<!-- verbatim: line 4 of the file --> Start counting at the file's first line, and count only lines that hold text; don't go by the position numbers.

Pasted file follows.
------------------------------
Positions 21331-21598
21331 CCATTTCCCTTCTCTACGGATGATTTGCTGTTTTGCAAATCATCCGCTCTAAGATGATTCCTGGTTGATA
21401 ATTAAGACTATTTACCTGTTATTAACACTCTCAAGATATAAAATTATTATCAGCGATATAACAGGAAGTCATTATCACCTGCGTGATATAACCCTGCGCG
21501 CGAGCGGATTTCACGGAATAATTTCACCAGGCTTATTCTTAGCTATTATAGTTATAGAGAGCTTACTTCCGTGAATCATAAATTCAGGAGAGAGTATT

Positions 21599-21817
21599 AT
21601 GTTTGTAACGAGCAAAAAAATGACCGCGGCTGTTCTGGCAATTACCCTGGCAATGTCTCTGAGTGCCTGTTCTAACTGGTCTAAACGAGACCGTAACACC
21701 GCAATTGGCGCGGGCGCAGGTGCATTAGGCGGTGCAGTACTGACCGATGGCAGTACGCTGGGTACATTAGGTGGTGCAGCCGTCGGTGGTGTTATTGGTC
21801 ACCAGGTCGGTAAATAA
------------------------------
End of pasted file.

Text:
21501 CGAGCGGATTTCACGGAATAATTTCACCAGGCTTATTCTTAGCTATTATAGTTATAGAGAGCTTACTTCCGTGAATCATAAATTCAGGAGAGAGTATT